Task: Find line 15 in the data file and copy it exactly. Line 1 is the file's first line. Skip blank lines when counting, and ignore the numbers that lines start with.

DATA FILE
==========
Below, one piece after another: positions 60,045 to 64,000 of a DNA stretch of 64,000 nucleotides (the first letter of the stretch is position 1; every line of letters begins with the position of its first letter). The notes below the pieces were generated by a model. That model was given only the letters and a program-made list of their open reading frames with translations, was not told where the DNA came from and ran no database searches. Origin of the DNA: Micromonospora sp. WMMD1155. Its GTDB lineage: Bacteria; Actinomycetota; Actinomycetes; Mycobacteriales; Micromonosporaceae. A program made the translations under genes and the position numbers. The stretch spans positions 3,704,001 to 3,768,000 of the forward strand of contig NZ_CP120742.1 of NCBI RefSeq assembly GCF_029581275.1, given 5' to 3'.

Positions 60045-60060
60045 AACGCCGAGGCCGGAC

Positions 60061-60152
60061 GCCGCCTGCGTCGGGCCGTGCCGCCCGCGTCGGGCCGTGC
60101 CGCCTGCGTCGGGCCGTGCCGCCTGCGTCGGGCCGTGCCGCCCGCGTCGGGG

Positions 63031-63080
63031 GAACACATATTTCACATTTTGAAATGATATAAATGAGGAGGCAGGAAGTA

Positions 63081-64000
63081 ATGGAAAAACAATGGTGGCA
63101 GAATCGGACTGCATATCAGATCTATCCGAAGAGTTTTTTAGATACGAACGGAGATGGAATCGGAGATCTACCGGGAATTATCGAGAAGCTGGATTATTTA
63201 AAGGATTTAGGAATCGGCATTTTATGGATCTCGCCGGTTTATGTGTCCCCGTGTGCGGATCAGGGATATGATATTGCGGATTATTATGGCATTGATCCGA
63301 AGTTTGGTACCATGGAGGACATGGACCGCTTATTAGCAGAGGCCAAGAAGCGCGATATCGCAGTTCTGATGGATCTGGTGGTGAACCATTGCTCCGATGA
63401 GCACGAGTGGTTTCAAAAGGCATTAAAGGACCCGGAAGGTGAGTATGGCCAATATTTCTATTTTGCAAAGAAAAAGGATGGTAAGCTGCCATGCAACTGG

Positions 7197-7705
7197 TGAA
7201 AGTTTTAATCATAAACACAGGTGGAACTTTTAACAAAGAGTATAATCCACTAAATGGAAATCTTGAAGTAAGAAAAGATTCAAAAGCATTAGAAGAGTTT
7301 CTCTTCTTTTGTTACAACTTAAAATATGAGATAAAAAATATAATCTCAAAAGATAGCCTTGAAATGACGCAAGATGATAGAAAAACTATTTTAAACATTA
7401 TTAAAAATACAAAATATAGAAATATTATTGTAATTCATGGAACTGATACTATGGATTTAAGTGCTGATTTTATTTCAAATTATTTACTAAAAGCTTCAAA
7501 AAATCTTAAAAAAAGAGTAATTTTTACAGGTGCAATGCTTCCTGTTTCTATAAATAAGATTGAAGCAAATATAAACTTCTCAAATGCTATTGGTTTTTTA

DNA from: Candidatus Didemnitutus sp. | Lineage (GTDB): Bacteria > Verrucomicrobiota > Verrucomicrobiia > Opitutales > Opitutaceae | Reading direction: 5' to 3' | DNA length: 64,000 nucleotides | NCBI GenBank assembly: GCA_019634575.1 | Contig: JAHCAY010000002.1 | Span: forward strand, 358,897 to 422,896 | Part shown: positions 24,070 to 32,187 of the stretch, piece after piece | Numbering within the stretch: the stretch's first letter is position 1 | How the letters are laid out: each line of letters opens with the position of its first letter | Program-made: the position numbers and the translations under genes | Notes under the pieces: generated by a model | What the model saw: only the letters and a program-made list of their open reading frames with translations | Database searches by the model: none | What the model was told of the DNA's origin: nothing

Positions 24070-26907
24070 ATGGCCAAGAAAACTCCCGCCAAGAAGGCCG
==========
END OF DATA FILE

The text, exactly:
Positions 7197-7705